In June of last year, the Obama administration sent a covert signal on transgenders in the military when, despite slashes in the Pentagon’s budget, precious resources were expended on a publicity effort to recruit transgenders, using as their spokesperson a transgendered former Navy SEAL, senior chief petty officer Christopher Beck who now calls “herself” Kristin Beck.
A year later, the administration is prepared to make a formal change to the military’s policy.
Lolita C. Baldor reports for the AP that on July 13, 2015, Defense Secretary Ash Carter said that the Pentagon’s current regulations banning transgender individuals from serving in the military are outdated, and ordered a six-month study aimed at formally ending one of the last gender- or sexuality-based barriers to military service.
Carter said he is creating a working group of senior military and civilian leaders who will review the policies and determine if lifting the ban would have any impact on the military’s ability to be ready for battle. But the group will begin with the presumption that transgender people should be able to serve openly “without adverse impact on military effectiveness and readiness, unless and except where objective, practical impediments are identified.”
Note: In other words, the result of the working group’s review is already predetermined.
The plan gives the services time to methodically work through the legal, medical and administrative issues and develop training to ease any transition, and senior leaders believed six months would be sufficient.
Some of the key concerns involved in the repeal of the ban include whether the military would conduct or pay for the medical costs of surgeries and other treatment associated with any gender transition, as well as which physical training or testing standards transgender individuals would be required to meet during different stages of their transition.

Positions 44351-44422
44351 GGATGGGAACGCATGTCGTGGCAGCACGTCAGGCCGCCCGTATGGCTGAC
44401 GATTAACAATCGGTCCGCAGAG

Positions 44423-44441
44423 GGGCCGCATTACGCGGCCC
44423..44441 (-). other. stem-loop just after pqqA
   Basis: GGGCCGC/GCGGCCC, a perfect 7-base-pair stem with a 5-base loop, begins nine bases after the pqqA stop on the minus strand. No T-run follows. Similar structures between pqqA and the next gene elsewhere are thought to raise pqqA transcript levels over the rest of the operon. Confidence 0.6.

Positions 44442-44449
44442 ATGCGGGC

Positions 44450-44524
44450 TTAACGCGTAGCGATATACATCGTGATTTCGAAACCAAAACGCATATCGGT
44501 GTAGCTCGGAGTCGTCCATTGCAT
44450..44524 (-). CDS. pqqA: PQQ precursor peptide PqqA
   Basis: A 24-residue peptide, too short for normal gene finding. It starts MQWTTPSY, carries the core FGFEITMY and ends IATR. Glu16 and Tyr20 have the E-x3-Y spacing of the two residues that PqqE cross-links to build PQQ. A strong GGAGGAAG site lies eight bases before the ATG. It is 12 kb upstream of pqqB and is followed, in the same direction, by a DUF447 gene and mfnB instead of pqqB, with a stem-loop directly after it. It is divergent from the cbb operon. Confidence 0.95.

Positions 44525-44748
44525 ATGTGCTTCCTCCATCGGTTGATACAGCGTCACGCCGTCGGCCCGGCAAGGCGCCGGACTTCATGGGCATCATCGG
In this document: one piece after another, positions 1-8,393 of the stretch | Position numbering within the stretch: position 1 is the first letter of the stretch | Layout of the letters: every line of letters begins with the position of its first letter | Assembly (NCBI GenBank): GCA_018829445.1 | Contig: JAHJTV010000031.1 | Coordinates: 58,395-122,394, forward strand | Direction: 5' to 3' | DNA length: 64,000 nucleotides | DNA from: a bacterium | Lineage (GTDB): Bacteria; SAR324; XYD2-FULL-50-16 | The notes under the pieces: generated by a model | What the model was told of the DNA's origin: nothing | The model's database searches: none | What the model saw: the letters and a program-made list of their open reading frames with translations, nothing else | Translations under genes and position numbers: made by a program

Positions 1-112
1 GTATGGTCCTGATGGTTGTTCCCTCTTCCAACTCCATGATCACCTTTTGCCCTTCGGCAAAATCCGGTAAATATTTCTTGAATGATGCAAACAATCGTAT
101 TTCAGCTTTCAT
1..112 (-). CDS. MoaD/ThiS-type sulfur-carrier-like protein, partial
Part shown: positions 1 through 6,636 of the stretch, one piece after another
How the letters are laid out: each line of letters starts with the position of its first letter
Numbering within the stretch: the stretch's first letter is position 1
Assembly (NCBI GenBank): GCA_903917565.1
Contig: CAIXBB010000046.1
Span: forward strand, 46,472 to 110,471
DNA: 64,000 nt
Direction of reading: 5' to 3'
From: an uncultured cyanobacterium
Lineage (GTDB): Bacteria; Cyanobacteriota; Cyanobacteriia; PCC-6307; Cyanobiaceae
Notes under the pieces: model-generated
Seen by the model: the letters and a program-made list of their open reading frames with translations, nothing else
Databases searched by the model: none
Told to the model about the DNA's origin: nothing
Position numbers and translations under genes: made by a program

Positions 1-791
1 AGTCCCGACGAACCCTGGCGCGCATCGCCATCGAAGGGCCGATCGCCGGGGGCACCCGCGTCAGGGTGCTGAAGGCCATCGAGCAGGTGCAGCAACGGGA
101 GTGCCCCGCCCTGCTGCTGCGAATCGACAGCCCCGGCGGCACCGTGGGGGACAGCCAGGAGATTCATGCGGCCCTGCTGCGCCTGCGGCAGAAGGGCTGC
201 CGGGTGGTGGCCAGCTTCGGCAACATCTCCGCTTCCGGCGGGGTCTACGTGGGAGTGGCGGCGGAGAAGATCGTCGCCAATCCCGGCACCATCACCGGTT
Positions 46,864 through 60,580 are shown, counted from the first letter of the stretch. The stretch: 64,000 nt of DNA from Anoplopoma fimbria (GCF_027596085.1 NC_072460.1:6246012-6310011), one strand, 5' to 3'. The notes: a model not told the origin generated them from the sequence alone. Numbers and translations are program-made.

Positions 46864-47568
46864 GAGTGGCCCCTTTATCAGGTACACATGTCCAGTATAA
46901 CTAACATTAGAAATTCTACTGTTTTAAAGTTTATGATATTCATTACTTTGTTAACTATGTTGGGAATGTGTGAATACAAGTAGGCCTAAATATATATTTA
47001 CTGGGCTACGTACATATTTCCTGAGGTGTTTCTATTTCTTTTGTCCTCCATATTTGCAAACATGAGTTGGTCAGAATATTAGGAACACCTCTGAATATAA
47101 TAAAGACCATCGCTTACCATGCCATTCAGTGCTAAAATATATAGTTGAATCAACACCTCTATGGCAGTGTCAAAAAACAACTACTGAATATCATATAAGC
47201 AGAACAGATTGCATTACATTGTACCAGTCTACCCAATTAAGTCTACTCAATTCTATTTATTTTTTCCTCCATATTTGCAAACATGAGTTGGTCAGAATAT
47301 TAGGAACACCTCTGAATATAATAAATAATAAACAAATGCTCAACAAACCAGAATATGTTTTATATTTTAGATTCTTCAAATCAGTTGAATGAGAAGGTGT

Officials said the military also wants time to tackle questions about where transgender troops would be housed, what uniforms they would wear, what berthing they would have on ships, which bathrooms they would use and whether their presence would affect the ability of small units to work well together. The military has dealt with many similar questions as it integrated the ranks by race, gender and sexual orientation.
Transgender people — those who identify with a different gender than they were born with and sometimes take hormone treatments or have surgery to develop the physical characteristics of their preferred gender — are banned from military service. But studies and other surveys have estimated that as many as 15,000 transgender people serve in the active-duty military and the reserves, often in secret but in many cases with the knowledge of their unit commander or peers.
Brynn Tannehill, who services in Individual Ready Reserve and was a Navy pilot before leaving the force and transitioning to a woman, recalled the difficulties when serving: “It was stressful and it was something that I couldn’t talk with anyone about, because if you even breathed a word of it you didn’t know what was going to happen. You could lose your career, that I’d worked so hard for.”
Several Congress members, including Rep. Adam Smith, ranking Democrat on the House Armed Services Committee, expressed support for Carter’s decision. But Family Research Council questioned the change. Retired Lt. Gen. Jerry Boykin, the council’s executive vice president, said, “Considering the abysmal condition of our military and a decline in readiness, why is this a top priority for the Obama administration? The Pentagon must answer whether this proposed policy makes our military more capable of performing its mission. The answer is a very clear and resounding no.”
The latest Pentagon move comes just weeks after the Supreme Court upheld the right of same-sex couples to marry.
Officials said the chiefs of the Army, Navy, Marine Corps and Air Force did not express opposition to lifting the ban. Instead, they asked for time to figure out health care, housing and other questions and also to provide information and training to the troops to ensure a smooth transition.
The transgender issue came to the fore as the military struggled with how to deal with convicted national security leaker male-to-female transgender Bradley Manning‘s request for hormone therapy and other treatment while in prison. Manning, who now goes by the name Chelsea, is the first transgender military prisoner to request such treatment, and the Army approved the hormone therapy, under pressure from a lawsuit.
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H/t CODA’s M.S.